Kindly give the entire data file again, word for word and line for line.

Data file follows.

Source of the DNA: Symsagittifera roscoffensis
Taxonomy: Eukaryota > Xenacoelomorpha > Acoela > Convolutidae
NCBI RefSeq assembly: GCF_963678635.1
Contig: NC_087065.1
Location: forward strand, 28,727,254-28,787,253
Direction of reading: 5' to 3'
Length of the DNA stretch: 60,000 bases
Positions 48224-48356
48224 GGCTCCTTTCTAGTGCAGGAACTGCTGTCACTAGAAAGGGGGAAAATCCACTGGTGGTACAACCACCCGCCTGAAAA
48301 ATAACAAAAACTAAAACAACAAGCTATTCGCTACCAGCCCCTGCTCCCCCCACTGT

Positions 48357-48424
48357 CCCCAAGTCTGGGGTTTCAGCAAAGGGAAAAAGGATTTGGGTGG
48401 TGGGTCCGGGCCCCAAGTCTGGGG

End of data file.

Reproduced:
Source of the DNA: Symsagittifera roscoffensis
Taxonomy: Eukaryota > Xenacoelomorpha > Acoela > Convolutidae
NCBI RefSeq assembly: GCF_963678635.1
Contig: NC_087065.1
Location: forward strand, 28,727,254-28,787,253
Direction of reading: 5' to 3'
Length of the DNA stretch: 60,000 bases
Positions 48224-48356
48224 GGCTCCTTTCTAGTGCAGGAACTGCTGTCACTAGAAAGGGGGAAAATCCACTGGTGGTACAACCACCCGCCTGAAAA
48301 ATAACAAAAACTAAAACAACAAGCTATTCGCTACCAGCCCCTGCTCCCCCCACTGT

Positions 48357-48424
48357 CCCCAAGTCTGGGGTTTCAGCAAAGGGAAAAAGGATTTGGGTGG
48401 TGGGTCCGGGCCCCAAGTCTGGGG